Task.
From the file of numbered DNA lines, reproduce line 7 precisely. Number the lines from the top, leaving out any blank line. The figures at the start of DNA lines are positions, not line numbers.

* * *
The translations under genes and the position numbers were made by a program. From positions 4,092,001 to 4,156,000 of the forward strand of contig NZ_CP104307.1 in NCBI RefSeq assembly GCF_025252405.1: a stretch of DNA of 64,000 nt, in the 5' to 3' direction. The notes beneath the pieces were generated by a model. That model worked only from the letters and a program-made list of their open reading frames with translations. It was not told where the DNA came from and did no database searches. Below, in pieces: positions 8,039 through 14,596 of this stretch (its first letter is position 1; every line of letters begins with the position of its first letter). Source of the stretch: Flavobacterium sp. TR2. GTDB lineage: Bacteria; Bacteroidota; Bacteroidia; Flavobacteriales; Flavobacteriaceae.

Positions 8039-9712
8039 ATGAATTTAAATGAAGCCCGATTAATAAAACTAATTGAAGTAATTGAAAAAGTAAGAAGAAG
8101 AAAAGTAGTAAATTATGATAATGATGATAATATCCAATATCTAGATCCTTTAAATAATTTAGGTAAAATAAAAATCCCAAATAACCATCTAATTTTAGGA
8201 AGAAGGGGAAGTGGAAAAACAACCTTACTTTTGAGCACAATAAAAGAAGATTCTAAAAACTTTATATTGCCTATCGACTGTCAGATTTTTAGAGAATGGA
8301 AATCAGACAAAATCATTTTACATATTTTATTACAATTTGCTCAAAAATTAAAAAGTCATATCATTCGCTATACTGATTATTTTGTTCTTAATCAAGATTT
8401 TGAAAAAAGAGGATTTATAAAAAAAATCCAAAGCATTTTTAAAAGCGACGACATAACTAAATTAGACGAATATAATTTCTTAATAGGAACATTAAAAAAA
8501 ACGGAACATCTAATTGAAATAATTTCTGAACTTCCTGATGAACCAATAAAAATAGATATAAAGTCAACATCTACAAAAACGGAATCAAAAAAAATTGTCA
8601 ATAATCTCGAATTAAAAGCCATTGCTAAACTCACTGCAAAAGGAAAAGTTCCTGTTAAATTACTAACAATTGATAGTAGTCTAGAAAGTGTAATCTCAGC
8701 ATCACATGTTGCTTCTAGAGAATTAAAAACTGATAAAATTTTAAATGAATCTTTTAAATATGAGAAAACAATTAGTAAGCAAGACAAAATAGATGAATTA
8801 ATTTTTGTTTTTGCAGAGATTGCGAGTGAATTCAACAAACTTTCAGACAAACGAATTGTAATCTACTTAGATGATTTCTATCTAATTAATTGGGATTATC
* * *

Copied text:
8401 TGAAAAAAGAGGATTTATAAAAAAAATCCAAAGCATTTTTAAAAGCGACGACATAACTAAATTAGACGAATATAATTTCTTAATAGGAACATTAAAAAAA